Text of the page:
My new app: a postfix language and its live-updating text-mode environment (archive.org) 5 points by akkartik 582 days ago | 11 comments

 2 points by zck 581 days ago | link Super interesting! I like how you can zoom into the system, almost like using a microscope to see how code works.One thing that isn't quite clear from your examples here (and maybe that wasn't the point, but I am wondering): why have a different stack when a function is called? Your examples would work fine if they used the same stack. That is, if functions used the same stack, `1+` could be defined as `1 +`.Perhaps it would be more clear if an example used two variables, or used the same variable twice.-----
 3 points by akkartik 580 days ago | link That's a great point. As I've built this, the keystone example in my mind has been the `square` function:`````` x square = x x * `````` So it's really funny that I haven't added it yet. Now added.-----
 2 points by zck 580 days ago | link Nice!Is it that you're trying to reduce stack juggling? That's hard to understand from simple examples (that you need to have to grok the syntax). Maybe compare something like finding the hypotenuse of a right triangle given the two other sides. Without naming arguments, you'd have to do something like:`````` hypot = dup * swap dup * + sqrt `````` But with named arguments:`````` hypot x y = x x * y y * + sqrt `````` That seems a little easier to read, but even the original isn't so complicated. Is there an example that makes it more obvious why it's better? Even your `square` example is more tokens than with stack juggling (without arguments, `square = dup *` is just four tokens, compared to six with named arguments). I'd say the with-arguments one is easier to read, but I've far less familiar with stack-based postfix programming.-----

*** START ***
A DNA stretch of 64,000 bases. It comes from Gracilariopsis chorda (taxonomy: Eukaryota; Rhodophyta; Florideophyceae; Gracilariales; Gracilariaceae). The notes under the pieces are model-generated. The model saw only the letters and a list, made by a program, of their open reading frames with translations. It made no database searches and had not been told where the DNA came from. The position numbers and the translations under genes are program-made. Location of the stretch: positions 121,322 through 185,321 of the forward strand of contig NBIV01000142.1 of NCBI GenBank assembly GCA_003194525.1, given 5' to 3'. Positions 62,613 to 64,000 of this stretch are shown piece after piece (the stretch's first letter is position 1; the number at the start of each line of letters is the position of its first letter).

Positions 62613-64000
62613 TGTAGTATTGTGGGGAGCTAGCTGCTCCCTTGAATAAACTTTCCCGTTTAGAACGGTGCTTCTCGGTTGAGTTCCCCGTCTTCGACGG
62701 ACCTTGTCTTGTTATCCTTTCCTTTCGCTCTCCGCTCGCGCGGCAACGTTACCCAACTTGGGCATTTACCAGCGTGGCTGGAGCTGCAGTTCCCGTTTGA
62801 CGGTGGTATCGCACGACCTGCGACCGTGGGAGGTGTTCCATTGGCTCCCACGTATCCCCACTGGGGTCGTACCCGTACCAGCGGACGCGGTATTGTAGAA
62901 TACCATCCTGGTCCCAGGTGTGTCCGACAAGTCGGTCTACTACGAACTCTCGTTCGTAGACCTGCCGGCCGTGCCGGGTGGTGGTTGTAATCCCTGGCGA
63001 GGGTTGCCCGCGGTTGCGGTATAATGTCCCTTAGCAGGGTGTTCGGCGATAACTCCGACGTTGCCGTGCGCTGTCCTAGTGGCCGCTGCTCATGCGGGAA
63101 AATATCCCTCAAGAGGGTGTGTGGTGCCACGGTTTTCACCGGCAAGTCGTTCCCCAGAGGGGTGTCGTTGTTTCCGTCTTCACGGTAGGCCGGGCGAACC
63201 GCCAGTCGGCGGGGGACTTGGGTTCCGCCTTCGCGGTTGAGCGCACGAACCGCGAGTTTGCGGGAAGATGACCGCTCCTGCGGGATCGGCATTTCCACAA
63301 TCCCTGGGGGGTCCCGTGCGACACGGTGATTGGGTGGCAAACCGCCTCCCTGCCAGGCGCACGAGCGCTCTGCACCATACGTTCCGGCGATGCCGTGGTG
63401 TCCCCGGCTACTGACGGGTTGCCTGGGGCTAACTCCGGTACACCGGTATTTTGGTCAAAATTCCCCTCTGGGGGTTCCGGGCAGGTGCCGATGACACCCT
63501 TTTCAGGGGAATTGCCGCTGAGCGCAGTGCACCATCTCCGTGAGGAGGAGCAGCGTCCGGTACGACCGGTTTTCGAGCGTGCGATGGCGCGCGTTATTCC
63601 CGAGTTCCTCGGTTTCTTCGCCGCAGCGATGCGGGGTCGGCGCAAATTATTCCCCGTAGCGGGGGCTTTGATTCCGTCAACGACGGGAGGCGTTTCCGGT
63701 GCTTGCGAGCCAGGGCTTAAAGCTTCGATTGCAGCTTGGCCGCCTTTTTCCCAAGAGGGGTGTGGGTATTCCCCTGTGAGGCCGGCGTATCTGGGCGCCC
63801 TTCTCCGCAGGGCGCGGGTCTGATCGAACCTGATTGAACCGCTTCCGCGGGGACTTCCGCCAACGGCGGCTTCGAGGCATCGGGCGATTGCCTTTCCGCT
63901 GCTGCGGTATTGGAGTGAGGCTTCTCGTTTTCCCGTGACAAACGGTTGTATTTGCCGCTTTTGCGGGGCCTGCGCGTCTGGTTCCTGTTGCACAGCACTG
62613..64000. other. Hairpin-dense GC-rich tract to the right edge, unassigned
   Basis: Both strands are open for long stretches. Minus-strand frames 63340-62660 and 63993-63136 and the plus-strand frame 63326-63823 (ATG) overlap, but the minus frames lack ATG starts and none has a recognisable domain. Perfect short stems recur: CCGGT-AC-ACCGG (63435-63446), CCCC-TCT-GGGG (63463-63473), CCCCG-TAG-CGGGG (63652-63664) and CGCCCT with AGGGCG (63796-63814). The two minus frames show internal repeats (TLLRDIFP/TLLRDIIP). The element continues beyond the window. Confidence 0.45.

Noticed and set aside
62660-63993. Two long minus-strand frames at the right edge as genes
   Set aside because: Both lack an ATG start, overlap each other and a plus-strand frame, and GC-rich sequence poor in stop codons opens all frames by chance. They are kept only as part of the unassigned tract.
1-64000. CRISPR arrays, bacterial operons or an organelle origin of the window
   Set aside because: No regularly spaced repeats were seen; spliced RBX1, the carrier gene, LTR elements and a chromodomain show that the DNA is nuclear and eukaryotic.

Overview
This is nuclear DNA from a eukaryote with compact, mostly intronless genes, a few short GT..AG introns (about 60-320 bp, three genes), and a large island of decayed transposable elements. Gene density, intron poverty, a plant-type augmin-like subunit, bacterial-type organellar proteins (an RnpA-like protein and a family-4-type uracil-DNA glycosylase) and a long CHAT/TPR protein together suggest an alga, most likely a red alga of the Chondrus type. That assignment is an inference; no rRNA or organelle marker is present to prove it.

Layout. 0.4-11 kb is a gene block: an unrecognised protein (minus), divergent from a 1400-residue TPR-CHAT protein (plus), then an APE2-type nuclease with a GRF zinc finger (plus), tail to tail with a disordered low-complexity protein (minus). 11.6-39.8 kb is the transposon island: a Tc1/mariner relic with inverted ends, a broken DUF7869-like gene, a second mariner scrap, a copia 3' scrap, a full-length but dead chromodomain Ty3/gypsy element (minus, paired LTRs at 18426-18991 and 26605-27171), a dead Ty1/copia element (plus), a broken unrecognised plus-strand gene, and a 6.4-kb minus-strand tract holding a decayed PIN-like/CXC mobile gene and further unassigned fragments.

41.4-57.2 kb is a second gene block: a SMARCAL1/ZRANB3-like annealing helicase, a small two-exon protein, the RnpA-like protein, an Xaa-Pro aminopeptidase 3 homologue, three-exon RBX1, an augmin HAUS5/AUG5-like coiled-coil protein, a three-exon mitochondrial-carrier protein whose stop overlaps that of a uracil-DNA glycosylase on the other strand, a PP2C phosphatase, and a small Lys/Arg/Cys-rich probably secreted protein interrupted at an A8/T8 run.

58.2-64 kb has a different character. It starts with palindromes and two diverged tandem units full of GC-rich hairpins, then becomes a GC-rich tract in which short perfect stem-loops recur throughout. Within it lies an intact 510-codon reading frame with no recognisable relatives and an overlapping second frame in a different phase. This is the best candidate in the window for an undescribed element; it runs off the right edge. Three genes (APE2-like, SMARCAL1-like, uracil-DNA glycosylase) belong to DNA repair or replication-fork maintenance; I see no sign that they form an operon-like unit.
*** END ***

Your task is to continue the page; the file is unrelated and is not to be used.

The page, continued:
2 points by akkartik 580 days ago | link Yeah, some other polynomial might be a better example. The Pythagorean formula has a clean separation when it comes to which args each term uses. How about the roots of a quadratic equation when you start out with a, b and c on the stack?-----
 2 points by zck 580 days ago | link Yes, that is definitely simpler, although the formula is more esoteric. At least, for me, it triggers the "I was taught this in school and haven't used it since" filter.Maybe something like:`````` total-price cost-per-item number-of-items shipping-cost-per-item rush-cost = cost-per-item number-of-items * shipping-cost-per-item number-of-items * + rush-cost + `````` This doesn't seem super great; it could be refactored to use each thing once, but it's late and I can't think of any better example.-----
 2 points by akkartik 580 days ago | link You're right that in general any such example can be refactored to reduce stack operations. That's even a fun game for many Forth programmers to play. (We lispers have our own equivalents.) But it usually makes the code less comprehensible, in my experience.-----
 3 points by jsgrahamus 579 days ago | link Very interesting. This would have made learning Forth easier!-----
 1 point by akkartik 565 days ago | link New 2-minute video: support for strings, arrays and file handles that starts to give this the feel of a shell language.https://archive.org/details/akkartik-2min-2020-10-27-----
 2 points by rocketnia 547 days ago | link Did you build all these dialogue boxes yourself too? Very snazzy. :D-----
 2 points by akkartik 545 days ago | link https://github.com/akkartik/mu/blob/3d31467c0d/apps/tile/box... :D-----
 1 point by akkartik 572 days ago | link New 2-minute video: defining functions in this postfix language.https://archive.org/details/akkartik-2min-20201020-----